William Shakespeare, the best-known figure in Renaissance literature, if not all of literature, was born April 23, 1564 in Stratford-upon-Avon, Warwickshire, a town near London. His father John Shakespeare, held many jobs, from leather goods salesman to ale taster, culminating in a position as Stratford’s High Bailiff, or town mayor. Shakespeare’s mother, Mary Arden Shakespeare, had eight children with John.
Because Shakespeare’s parents were well off, he was able to attend grammar school- a luxury not every household could afford in 16th century England. For those who could afford it, however, a quality grammar school rivaled any school, citing that no records exist to verify his education, but he clearly was not a self-taught genius. His knowledge of the world and human psychology did not come from the streets, but from the writing of Seneca, Cicero, Ovid and Virgil. Shakespeare married at age 18 to Ann Hathaway of Stratford, who was eight years older. The date was November 28, 1582. Their first child, Susanna, was born May 26, 1583, only six months after the wedding. They even had twins-Judith and Hamnet-were born February 2, 1585. They were named for the couple’s neighbors and lifelong friends.
In the late 1580’s, Shakespeare moved his family to London, where he served as a theater apprentice, handling everything from management to water the horses. It wasn’t until 1592 that he began to achieve distinction as an actor and playwright. In 1593, he became a published poet with the long narrative poems Venus and Adonis and The Rape of Lucrece. He wrote these poems because the plague, which was crushing London, had closed all the theaters. Shakespeare began writing plays, for the Lord Chamberlain’s Men acting troupe, when the theater was reopened. Lord Chamberlain’s Men was the most important company of players in all of England. In 1598, the company built a theater across the Thames River from London and named it the Globe. Queen Elizabeth I became a strong supporter and attended may of the Globe’s performances. With the accession of James I in March of 1603, the troupe received royal patronage and was renamed the King’s Men. Shakespeare began writing comedies and histories, using existing stories and chronicles as his Source material. His first plays, The Comedy of Errors and Titus Andronicus were extremely successful.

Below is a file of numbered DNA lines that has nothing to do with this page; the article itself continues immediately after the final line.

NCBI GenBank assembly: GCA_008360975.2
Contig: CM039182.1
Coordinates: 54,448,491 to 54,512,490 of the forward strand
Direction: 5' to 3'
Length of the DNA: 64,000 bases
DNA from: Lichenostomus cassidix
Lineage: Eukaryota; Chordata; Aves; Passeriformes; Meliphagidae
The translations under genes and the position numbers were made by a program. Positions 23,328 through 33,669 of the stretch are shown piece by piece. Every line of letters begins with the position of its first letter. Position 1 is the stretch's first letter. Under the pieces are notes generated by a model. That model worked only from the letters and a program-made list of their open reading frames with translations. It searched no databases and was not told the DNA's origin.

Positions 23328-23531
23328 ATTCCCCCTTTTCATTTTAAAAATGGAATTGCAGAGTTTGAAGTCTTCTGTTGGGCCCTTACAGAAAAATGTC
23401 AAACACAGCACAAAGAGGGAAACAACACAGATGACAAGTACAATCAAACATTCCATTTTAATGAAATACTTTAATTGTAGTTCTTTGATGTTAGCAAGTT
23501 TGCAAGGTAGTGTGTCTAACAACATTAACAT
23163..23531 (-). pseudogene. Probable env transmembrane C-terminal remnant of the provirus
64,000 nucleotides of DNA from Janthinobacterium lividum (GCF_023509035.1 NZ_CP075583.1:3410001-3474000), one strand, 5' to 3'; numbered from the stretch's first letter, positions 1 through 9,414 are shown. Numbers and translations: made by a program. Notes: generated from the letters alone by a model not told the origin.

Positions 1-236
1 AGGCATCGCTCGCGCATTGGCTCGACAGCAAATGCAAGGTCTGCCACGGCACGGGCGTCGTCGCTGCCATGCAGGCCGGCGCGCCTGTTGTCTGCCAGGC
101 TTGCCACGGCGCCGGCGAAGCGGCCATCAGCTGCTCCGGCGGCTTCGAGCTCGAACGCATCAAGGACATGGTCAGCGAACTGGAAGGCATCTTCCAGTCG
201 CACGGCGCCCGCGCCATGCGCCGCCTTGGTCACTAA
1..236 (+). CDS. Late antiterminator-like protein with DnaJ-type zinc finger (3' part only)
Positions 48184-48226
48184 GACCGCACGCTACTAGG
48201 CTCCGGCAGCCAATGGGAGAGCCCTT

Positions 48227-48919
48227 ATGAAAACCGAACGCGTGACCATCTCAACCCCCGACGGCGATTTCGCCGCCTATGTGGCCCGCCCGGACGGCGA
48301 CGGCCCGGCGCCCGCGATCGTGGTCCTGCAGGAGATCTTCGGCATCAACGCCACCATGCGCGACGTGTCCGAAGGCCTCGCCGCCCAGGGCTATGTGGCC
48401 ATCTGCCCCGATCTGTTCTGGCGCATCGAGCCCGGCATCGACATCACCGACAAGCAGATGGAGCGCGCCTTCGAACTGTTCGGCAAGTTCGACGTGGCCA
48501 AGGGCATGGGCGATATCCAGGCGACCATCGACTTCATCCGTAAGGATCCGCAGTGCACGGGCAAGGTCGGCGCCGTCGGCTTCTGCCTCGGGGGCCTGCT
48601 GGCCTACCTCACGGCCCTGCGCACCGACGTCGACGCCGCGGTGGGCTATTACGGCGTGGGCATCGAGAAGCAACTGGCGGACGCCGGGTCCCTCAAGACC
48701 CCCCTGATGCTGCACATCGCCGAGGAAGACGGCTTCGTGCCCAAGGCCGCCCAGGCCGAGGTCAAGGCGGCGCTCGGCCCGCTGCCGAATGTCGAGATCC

With the publication of Henry VI, Richard III, Love’s Labor Lost and Two Gentlemen of Verona, Shakespeare received critical acclaim and admiration form fellow playwrights such as John Lilly and Christopher Marlowe. During a performance of Henry VIII in 1613, a spark from a cannon used to announce King Henry’s entrance caught the Globe Theater’s thatch roof on fire. The entire structure burned, but was rebuilt in 1614 with a tile roof. The Globe continued to dominate the theater scene until 1642, when Puritan forced it to close. It was torn down two years later and dousing was built on the site.
William Shakespeare died in Stratford on his birthday in 1616. Although the reason for his death has never been confirmed, many theories abound. The most common is that he died of a fever contracted after a night of heavy drinking with fellow writer Ben Johnson and Michael Drayton. What is known for sure is that Shakespeare was sick before his death and retired from play writing between 1612 and 1613. Common practice in those days was to dig up bodies once a graveyard was full and burn them. William detested this custom and wrote the following epitaph:
Good friends, for Jesus’ sake forbear,
To dig the bones enclosed here!
Blest be the man that spares these stones,
And curst be he that moves my bones.
He was buried April 25, 1616 and according to his wishes, his body has never been removed from its resting place.